10 Jun, 2017 @ 07:26
3 mins read

Mallorca-based entrepreneurs battle ocean pollution with Seabin invention

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PLASTIC PEOPLE: Pete Ceglinski with a Seabin

PETE Ceglinski is battling vicious jet-lag. The Seabin co-founder has just returned to Palma from San Diego, where his revolutionary sea-cleaning receptacle is being trialled.

And although bleary-eyed with fatigue, Ceglinski, along with fellow Seabin creator Andrew Turton, has a very clear vision: to battle ocean pollution.

PLASTIC PEOPLE: Pete Ceglinski with a Seabin

“Plastic in the sea is no good for anyone,” he says, over a much-needed coffee. “We end up eating it. Even if you went to some beautiful tropical island, which looks like pristine and amazing, when you get up close there’s plastic all over it.

“It’s a pretty insane situation we have got ourselves into and we have nobody to blame but ourselves. Plastic is such an amazing thing, but we’re not recycling or reusing it anymore. Basically, we’ve been trashing the place for 60 years.”

Taking a stand in the global clean-up operation are Seabin’s Australian crew. This small band of surfers – the team is ‘Three and a half’ strong – are making big waves in the eco-fight with their floating rubbish bin, which sucks in rubbish from waters around marinas.

So far, Seabin is being trialled in six locations, including Palma’s Port Adriano, Helsinki, France and now California. An agreement has been struck to trial more Seabins in the Balearic Islands.

Commercial sales of the bin are due to start in three months. But already global interest has been phenomenal.

“We’ve had interest from every single country in the world that has a marina,” says Ceglinski.

Among their supporters are Safe Harbor Marinas, the world’s largest marine operator with 64 locations, who have now partnered with Seabin.

BIN IT: Revolutionary invention will battle plastic pollution

It’s a success story born out of the Seabin crew’s lifelong love of the ocean. Growing up in eastern Australia, Turton, Ceglinski and Seabin project manager Sascha Chapman were natural water babies.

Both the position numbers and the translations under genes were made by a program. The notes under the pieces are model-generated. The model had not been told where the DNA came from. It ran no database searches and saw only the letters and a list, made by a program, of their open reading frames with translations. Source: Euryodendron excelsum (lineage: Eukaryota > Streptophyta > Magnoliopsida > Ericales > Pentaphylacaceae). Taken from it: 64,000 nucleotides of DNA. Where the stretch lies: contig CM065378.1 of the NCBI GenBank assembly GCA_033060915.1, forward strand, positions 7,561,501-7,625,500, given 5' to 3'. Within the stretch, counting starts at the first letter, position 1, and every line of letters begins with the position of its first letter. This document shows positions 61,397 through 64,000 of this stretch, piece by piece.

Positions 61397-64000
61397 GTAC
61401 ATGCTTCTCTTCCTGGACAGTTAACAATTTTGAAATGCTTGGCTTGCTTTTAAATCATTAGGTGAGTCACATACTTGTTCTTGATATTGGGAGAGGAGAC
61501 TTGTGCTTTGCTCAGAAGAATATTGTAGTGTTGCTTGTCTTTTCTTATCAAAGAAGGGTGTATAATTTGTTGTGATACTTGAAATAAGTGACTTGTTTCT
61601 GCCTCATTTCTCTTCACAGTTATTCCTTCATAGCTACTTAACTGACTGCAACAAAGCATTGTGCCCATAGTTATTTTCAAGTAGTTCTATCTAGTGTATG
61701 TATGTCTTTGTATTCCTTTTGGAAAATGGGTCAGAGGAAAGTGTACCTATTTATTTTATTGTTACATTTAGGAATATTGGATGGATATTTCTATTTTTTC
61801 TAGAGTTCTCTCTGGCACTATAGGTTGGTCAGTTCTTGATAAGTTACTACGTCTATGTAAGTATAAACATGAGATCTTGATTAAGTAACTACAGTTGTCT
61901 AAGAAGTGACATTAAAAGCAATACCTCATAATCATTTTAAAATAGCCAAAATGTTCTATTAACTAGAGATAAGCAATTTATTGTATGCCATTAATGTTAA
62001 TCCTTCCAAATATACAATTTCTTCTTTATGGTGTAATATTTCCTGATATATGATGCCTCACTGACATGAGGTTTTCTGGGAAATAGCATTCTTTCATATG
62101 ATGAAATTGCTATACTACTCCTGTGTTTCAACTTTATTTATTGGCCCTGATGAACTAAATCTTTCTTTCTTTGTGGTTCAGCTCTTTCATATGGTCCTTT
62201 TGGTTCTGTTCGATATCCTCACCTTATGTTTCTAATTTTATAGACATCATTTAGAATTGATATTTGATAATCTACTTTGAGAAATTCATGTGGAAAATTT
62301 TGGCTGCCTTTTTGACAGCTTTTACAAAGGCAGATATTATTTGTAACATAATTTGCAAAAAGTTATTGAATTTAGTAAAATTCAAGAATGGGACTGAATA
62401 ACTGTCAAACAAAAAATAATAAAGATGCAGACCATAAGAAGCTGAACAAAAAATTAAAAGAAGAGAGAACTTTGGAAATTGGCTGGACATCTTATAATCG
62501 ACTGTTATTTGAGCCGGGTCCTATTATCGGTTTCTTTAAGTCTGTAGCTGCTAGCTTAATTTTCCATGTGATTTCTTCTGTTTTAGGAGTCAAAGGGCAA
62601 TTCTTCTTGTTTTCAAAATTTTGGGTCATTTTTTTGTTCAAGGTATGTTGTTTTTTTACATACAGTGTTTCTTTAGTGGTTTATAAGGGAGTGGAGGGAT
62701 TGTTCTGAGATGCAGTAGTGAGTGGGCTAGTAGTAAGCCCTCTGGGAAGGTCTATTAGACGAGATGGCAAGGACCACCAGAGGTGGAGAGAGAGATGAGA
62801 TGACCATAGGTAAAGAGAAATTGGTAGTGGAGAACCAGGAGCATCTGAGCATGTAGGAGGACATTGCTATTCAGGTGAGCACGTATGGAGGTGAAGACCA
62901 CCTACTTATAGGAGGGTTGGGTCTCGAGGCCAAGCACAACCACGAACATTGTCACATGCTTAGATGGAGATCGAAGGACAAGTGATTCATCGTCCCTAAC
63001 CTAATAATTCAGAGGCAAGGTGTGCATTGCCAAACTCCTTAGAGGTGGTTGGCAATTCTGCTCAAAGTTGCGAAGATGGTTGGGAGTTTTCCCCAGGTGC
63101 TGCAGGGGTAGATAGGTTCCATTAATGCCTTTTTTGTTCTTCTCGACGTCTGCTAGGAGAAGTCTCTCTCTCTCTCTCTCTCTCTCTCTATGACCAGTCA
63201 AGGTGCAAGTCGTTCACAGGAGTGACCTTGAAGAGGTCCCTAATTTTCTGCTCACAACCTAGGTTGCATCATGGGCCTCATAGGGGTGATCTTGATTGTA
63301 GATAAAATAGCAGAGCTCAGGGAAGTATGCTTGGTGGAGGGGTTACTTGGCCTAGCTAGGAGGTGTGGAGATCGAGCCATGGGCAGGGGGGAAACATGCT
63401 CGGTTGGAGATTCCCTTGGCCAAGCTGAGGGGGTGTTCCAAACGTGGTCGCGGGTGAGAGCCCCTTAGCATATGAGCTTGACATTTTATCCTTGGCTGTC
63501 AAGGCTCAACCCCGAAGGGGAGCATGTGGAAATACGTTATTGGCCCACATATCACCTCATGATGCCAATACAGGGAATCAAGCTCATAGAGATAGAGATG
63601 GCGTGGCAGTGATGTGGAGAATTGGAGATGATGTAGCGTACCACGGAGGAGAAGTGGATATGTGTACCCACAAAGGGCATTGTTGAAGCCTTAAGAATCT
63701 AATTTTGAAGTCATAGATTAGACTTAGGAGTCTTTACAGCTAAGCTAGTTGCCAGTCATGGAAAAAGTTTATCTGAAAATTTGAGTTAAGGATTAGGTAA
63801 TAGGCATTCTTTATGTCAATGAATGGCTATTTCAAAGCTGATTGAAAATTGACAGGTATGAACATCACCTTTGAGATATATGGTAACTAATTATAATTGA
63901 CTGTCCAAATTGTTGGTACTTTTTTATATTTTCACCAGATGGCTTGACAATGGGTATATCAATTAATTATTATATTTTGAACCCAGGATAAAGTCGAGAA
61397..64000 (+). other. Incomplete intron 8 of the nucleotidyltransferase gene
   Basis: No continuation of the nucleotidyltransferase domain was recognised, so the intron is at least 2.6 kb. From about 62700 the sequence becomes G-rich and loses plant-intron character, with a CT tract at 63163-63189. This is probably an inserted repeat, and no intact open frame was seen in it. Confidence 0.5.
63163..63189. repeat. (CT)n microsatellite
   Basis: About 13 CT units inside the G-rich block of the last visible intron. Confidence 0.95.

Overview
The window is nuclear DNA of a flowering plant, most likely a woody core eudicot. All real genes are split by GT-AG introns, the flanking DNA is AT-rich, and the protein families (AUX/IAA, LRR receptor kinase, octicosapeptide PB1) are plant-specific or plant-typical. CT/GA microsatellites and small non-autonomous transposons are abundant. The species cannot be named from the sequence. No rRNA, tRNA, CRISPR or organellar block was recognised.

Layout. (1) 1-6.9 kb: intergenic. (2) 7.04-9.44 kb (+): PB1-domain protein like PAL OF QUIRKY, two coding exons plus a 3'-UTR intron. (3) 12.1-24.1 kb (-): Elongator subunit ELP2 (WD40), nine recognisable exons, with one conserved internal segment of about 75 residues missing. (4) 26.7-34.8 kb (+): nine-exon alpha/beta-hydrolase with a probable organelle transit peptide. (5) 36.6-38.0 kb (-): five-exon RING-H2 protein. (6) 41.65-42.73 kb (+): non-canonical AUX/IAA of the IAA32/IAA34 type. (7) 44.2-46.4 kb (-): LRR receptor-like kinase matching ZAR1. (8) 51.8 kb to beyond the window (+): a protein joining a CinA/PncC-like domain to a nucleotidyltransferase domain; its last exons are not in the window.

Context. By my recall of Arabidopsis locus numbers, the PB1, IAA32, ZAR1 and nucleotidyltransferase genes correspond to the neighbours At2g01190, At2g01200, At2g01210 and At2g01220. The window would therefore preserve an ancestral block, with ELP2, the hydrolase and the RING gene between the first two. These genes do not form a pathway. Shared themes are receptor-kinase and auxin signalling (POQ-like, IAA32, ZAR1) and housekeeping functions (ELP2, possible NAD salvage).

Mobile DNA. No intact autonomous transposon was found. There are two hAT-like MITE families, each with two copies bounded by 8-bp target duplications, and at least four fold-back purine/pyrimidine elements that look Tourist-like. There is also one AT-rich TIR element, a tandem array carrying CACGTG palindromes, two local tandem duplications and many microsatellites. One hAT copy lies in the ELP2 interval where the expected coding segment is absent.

An industrial designer by trade, Ceglinski married his technical nous with his respect for the ocean, spending four years creating the Seabin prototype with Turton.

“At first, nobody paid attention,” say Ceglinski. “All the environmental groups and people we thought would support us just blocked us because we were a conflict of interest.”

With Australian company SMS backing the project, the friends launched a crowdfunding campaign through Indiegogo in 2015, which raised €150,000 in a few weeks.

“It was insane,” says Ceglinski. “People started donating and it all just took off. We raised €135,000 in one week alone.”

Based in Palma, the bold young entrepreneurs lived and breathed their project – literally. With money tight, they lived and slept for up to a year in the factory that produced the Seabins.

But with the likes of Finnish technology giants Wärtsilä backing Seabin’s global pilot programme, the only way is up. The days of kipping on factory floors are long gone.

Like all of the world’s best ideas, Seabin appears deceptively simple. The half-metre-round, half-metre-high bin sits in the water 24/7, 365 days a year. A pump on the bottom provides a constant flow of water which sucks in floating rubbish.

‘Ballpark’ cost for the Seabin is going to be around €2,675. And with a running cost of less than a euro a day the bins make economic as well as environmental sense.

“At the minute, people go round with nets to collect the rubbish in marinas and that is quite expensive,” says Chapman.

“The Seabins are built to last a lifetime but we will offer a three-year warranty and we hope to have a buy-back scheme to ensure the plastic can perhaps be reused and avoid landfill or being incinerated.”

Three days after installing their first Seabin in San Diego it had collected 20 kilos of plastic. Five more are due to be installed in Port Adriano as part of the pilot project.

“Port Adriano is actually a very clean marina compared to others,” says Ceglinski.

“But when a storm comes through it rains all the rubbish off the streets, into the drains and into the sea. That’s when you start having issues. “

Once launched, they expect 400 of their V5 Hybrid models to go on the market in the first year. And with word of the project continuing to spread, Sergio Ruiz Halpern , Seabin’s marine scientist, is due to speak at a UN conference next month. But the team are not resting on their laurels. New Seabins, designed to be used further out to sea, are also being planned.

“It’s been pretty amazing putting my life skills to use for something that helps the environment,” says Ceglinski.

“But for us the main goal is to get off the dock and into the water. We don’t want to be restricted.”



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